We are becoming inured to the word “digital”. Digital clock, digital telephone, digital TV… It usually meant that we would be required to buy some new boxes soon. So forget it for now.
But “digital transformation” means something far more significant. More than just a technology shift, it implies a profound, cultural revolution. It signifies a transformation of business and organisational actions, processes, skills and models to take better advantage of opportunities arising from the way digital technologies are infiltrating and impacting business and society. For business digital transformation has become a fashionable buzz-phrase, but it also applies more widely to governments and public sector agencies, including those tackling some of societies’ greatest challenges – such as pollution and ageing populations.
In practice, digital transformation will require changes in leadership style, encouraging innovative thinking and new business models, digitisation of assets and smart use of technology to offer employees, customers, partners and stakeholders a better quality of experience. No single example can capture the full scope of this change, but compare the experience and features of shopping at Amazon against a traditional retail store; compare Uber to a twentieth century taxi service, or Airbnb to searching the Yellow Pages for a suitable bed and breakfast.
Look at your own business through that same lens. If you offer products or services, is it as easy for the customer to search and compare in depth features and prices – and then order and pay – as in the above examples?
This is not simply about customer-facing technology: people interact with a company through many channels. A connected and informed front office offers a better customer experience. Efficiency, agility and responsiveness are enhanced by happier, more informed employees, partners and suppliers.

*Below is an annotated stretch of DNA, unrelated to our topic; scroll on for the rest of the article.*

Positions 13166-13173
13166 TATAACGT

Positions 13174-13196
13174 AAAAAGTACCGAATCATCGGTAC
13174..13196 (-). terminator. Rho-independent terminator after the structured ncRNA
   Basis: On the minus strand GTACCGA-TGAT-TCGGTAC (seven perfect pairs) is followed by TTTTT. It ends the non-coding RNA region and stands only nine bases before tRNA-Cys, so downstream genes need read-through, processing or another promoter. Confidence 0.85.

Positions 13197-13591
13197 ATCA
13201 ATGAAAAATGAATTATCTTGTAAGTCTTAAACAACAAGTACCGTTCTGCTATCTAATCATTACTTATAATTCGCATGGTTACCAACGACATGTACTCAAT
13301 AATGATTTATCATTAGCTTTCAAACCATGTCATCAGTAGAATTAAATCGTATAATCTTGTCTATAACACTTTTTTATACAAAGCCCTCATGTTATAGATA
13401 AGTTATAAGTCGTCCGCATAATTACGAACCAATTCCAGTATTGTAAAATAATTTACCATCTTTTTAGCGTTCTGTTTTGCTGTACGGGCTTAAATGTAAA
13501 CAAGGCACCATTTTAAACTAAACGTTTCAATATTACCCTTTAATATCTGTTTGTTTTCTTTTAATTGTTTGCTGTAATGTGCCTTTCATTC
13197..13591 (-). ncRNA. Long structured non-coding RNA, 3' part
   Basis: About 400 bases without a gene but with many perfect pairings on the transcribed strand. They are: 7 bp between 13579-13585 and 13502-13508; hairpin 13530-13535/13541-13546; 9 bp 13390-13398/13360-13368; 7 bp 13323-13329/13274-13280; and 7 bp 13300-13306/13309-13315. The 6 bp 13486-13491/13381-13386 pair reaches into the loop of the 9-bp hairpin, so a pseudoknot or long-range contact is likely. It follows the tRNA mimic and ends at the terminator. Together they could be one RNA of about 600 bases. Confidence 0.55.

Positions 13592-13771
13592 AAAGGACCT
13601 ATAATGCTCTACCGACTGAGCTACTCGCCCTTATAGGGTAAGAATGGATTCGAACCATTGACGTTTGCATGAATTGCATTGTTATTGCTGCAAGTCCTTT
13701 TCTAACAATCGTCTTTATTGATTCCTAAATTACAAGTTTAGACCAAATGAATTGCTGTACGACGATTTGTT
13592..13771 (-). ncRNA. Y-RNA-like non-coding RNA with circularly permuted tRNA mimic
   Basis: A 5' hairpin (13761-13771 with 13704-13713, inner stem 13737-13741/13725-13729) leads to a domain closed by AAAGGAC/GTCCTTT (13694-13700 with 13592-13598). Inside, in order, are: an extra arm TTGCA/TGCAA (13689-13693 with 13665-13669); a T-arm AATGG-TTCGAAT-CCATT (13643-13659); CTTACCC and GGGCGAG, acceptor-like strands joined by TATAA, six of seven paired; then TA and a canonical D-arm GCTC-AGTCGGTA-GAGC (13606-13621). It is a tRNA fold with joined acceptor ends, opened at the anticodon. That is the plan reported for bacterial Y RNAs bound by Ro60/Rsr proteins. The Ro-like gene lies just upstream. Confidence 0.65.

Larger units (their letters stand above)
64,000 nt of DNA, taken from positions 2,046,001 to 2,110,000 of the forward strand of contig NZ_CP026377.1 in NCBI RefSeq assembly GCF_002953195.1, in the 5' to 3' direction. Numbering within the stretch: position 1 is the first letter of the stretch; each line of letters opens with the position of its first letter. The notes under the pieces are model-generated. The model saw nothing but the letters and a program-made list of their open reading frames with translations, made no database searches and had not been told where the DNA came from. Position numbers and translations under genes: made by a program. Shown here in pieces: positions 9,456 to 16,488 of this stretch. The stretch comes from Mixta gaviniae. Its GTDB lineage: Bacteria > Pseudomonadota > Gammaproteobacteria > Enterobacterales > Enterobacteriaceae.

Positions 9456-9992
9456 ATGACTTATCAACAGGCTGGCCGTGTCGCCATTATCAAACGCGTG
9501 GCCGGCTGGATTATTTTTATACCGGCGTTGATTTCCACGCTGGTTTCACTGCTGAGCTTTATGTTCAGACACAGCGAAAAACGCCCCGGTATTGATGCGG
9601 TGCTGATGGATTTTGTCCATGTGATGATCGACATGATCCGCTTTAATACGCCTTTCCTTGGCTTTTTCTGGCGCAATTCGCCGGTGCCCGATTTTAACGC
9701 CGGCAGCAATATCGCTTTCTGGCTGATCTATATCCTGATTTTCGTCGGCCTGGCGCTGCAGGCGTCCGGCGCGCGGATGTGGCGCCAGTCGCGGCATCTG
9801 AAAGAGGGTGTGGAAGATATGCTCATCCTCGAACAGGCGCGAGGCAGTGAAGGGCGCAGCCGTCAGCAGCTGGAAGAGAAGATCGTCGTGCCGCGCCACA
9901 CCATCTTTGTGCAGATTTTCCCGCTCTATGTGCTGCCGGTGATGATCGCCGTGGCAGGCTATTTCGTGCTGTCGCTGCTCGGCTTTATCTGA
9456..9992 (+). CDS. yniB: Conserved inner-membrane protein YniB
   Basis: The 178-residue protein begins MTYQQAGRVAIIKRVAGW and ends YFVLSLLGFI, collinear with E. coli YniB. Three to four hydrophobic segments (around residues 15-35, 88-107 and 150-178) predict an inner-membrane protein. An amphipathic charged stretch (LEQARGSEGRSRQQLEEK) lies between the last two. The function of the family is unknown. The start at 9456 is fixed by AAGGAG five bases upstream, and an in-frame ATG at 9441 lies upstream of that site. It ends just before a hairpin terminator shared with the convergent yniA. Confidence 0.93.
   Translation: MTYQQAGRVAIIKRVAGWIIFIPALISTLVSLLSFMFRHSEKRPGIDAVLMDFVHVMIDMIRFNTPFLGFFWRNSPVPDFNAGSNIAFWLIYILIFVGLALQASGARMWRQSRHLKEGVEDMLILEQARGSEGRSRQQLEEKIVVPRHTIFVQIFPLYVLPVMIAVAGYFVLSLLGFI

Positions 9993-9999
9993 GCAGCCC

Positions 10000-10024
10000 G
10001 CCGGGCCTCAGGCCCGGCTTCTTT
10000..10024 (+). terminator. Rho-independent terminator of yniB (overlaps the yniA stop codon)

Digital transformation is being described as “the fourth industrial revolution” because it impacts every aspect of business and strategic decision-making. With such rapid change, many companies are struggling to even understand how to respond. Others have started rebuilding their organisational structures, operating models, business processes, technology, skills, and cultures to address the new reality of constant transformation. So where should we begin?
A modular approach
First it is necessary for business functions to be modularised into independent micro services that can be deployed across the organisation. For example, a customer may be required to digitally sign acceptance of a purchase. If this function is presented as a module, it can be re-used across many different customer engagement experiences. As digital transformation accelerates, the library of re-usable service modules will expand. As the environment changes, business functions can be updated in real time. If, for example, e-signatures are replaced by palm scans, updating that one module results in the update being automatic propagated across the entire business. Changes that might have taken weeks to roll out are now almost immediate.
A similar modularity is needed for the supporting IT infrastructure. If its components are isolated in terms of the business services they provide, it becomes easier to upgrade them in stages, instead of revamping the entire infrastructure. As a result, cloud virtualisation and infrastructure-as-a-service (IaaS) become the rule, rather than the exception. Making changes and adjustments in such environments is simple, inexpensive, and immediate.
With constant change in applications and infrastructure, network agility is paramount, but networks such as MPLS and its equipment have remained largely unchanged and are the opposite of agile. Even Software-Defined Wide Area Networks (SD-WANs) are still often location, hardware, and service-provider specific.
Application Specific WANs